Virginia Wolf Hardcover – Mar 1 2012
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* "In the literary bounty of books about bad moods and bad days, this one goes deeper than most, poignantly showing literal and metaphorical glimpses of real depression. ... At the wolf's suggestion, Vanessa paints a whimsical, expanding world called 'Bloomsberry,' bursting with blossoms, birds and magic. Arsenault reproduces the earlier 'Up became down' spread but inverts its position and hue: Now objects waft upwards and the mood is buoyant. The wolf -- previously a black near-silhouette with snout and tail, wearing a dress -- morphs back into a girl. Wolf ears, silhouetted from behind, become a hair bow. Ink, pencil and paint deftly divide color from black-and-white as emotional symbolism. Lettering is carefully handwritten. Knowledge of Virginia Woolf and her painter-sister Vanessa Bell is unnecessary; this works beautifully as a bad-day/bad-mood or animal-transformation tale, while readers who know actual depression will find it handled with tenderly forceful aplomb. (Picture book. 5-10)" --Kirkus (starred review)
* "Drawing inspiration from Virginia Woolf and her sister, Maclear tells the story of two siblings who share a strong bond and creative spirit despite their dissimilar personalities. ... It is the delicacy of the mixed-media illustrations (ink, pencil, watercolor, gouache) that tames the feral Virginia and gives real strength to the story. Parents will enjoy sharing this book with their sometimes 'wolfish' children." --School Library Journal (starred review)
"...an ambitious story about girlish blues, sisterly differences and the healing power of art. ...Isabelle Arsenault, who won a Times Best Illustrated award last year for her work on 'Migrant,' by Maxine Trottier, imaginatively and deliciously depicts a child's inner world." --New York Times
About the Author
Kyo Maclear is an award-winning writer and novelist. Her first book for children, Spork, has received a number of honors, including a 2011 Marilyn Baillie Picture Book Award nomination. She lives in Toronto, Ontario.
Isabelle Arsenault has illustrated several children's books, including Spork, My Letter to the World and Other Poems and Mr. Gaugin's Heart. She has received many awards for her work, including the Governor General's Award for Illustration. She lives in Montreal, Quebec.
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Loosely based on sisters Virginia Woolf and Vanessa Bell, Virginia Wolf tells the tale of a little girl who tries everything she can to pull her sister out of the doldrums. Her gift is an imaginary world, Bloomsberry, painted on the walls, and it works to turn her sister from glum to glad.
This is a multi-layered book that will delight children and adults alike. The adorable characters, raw emotion, and contrasts will appeal to even the youngest child, and the parent reading it aloud will enjoy the references to Woolf's writing, the message about sibling relationships, and the marvelous use of language.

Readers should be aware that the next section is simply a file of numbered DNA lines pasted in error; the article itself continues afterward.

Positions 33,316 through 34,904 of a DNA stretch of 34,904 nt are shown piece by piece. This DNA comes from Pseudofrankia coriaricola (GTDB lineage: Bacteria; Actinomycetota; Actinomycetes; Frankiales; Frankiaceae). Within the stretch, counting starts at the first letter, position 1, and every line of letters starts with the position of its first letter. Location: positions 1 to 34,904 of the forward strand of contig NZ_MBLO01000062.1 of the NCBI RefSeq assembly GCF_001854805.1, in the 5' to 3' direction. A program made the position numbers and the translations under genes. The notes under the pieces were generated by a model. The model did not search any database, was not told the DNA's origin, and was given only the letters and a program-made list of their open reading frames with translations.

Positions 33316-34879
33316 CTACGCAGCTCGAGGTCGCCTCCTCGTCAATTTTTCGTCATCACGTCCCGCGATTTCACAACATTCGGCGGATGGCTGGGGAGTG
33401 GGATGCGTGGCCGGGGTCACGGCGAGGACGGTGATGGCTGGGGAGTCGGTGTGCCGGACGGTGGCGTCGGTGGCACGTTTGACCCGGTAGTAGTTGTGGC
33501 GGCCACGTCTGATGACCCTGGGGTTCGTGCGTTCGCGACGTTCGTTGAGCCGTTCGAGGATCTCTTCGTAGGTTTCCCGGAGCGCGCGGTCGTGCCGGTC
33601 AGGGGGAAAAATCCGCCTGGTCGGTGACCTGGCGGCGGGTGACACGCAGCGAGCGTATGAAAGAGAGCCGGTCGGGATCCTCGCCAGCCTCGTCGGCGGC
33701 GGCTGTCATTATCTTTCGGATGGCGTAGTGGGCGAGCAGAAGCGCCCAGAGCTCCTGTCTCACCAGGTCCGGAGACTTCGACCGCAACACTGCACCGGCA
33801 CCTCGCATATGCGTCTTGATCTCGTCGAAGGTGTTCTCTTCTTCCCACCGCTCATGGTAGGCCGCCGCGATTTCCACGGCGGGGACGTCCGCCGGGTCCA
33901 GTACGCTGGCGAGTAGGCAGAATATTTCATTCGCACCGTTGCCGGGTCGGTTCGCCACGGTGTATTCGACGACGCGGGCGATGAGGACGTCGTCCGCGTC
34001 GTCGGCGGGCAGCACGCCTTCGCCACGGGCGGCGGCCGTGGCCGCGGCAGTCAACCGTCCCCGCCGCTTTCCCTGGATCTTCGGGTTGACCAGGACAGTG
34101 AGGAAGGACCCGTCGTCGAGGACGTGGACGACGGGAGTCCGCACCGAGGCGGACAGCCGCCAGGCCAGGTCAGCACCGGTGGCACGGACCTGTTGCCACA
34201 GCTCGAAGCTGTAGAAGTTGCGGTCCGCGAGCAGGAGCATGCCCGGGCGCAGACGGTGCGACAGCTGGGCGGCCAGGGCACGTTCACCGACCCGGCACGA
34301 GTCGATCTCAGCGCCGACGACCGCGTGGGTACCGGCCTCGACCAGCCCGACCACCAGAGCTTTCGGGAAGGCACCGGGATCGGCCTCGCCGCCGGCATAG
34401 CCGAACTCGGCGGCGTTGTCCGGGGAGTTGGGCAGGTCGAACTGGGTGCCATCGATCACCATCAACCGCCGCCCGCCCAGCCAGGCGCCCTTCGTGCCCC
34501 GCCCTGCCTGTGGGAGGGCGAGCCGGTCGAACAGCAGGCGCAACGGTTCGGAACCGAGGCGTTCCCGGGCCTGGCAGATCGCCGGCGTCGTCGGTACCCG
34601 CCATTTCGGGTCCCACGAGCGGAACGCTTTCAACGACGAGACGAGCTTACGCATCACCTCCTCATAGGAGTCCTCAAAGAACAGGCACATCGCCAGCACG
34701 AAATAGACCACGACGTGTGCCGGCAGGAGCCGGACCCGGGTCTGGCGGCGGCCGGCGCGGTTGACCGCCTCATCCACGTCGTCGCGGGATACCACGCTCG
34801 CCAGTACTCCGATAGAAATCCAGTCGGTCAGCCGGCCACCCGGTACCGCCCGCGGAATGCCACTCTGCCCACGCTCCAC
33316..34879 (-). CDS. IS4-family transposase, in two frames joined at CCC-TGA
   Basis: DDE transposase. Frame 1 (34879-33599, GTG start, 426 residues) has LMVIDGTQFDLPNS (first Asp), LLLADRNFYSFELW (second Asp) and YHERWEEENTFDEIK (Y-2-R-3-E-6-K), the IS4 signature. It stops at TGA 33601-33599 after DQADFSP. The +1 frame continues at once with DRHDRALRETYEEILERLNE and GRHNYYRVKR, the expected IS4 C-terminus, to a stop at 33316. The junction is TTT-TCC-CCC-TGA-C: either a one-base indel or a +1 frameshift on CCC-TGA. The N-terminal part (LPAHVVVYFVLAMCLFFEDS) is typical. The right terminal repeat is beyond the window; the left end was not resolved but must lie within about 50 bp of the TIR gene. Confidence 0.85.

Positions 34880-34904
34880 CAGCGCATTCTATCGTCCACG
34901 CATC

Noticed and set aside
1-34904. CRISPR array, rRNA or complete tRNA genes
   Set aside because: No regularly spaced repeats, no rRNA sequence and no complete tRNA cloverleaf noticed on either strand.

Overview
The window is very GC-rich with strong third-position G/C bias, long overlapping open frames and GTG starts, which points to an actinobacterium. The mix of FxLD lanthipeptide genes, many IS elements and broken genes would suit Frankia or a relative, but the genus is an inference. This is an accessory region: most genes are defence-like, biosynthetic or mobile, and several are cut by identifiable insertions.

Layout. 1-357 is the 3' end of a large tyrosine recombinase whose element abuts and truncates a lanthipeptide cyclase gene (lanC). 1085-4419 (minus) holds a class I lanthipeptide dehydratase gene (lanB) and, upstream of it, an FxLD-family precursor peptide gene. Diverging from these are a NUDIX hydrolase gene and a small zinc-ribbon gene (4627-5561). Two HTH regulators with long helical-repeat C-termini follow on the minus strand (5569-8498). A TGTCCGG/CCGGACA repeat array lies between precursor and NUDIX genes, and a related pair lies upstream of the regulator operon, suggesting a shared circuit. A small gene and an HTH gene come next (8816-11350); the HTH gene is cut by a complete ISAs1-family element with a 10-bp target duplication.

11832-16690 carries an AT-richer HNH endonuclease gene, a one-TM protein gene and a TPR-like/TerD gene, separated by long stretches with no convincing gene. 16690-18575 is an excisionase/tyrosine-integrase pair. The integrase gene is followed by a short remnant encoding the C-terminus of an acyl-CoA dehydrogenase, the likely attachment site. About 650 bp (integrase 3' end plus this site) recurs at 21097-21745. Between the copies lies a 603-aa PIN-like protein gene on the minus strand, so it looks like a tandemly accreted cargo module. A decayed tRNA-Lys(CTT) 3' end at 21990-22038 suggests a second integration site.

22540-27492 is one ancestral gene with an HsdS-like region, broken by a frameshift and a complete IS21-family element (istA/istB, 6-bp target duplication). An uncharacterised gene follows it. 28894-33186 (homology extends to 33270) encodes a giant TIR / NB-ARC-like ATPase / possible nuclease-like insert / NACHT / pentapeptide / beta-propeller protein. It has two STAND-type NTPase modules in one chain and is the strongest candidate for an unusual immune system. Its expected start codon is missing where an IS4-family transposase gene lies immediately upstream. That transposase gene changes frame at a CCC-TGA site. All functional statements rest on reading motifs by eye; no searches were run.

Isabelle Arsenault is a multi-award winning illustrator whose mixed media illustrations add an extra layer to Kyo Maclear's marvelous words. Her use of black and for the ill-tempered wolfish girl and her world contrasts well against the colors of the world when Virginia is happy again. Her art is as much a tribute to the talent of Vanessa Bell as Maclear's stunning language is a tribute to Virginia Woolf.
Highly recommended for any family with a child who has tantrums.
I love that this book has the potential to inspire and guide not only the grumpiest, most wolfish child, but also adults who've also fallen prey to their wolfish tendencies. No matter your age, Vanessa's determination and the beautiful illustrations within Virginia Wolf's pages has the power to inspire and slowly tame the wolf within.
Key Words and Ideas:
Learning to deal with and handle emotion
Using art as an emotional outlet
Virginia Wolf by Kyo Maclear is something that both my 2 year old and my 7 year old have enjoyed. The illustrations by Isabelle Arsenault are absolutely charming, and the hand lettering is done in D'nealian, which is the handwriting program my son Bruce uses at school.
Virginia Wolf tells the story of two sisters named Virginia and Vanessa. One day, Virginia wakes up in a really sour mood and turns into a wolf. Vanessa spends the rest of the book trying to help her sister choose to feel better. At one point, Bloomsberry is mentioned. When we finally see Virginia's face without the wolf head, she does indeed have a very distinctive looking nose.
This book is similar in merit to When Sophie Gets Angry because it helps children understand "big emotions" and think about socially appropriate ways to handle them. I'm not sure how much either of my kids learned about the real Virginia Woolf, but they are at least going to be familiar with her name and know that sometimes she suffered from really dark moods.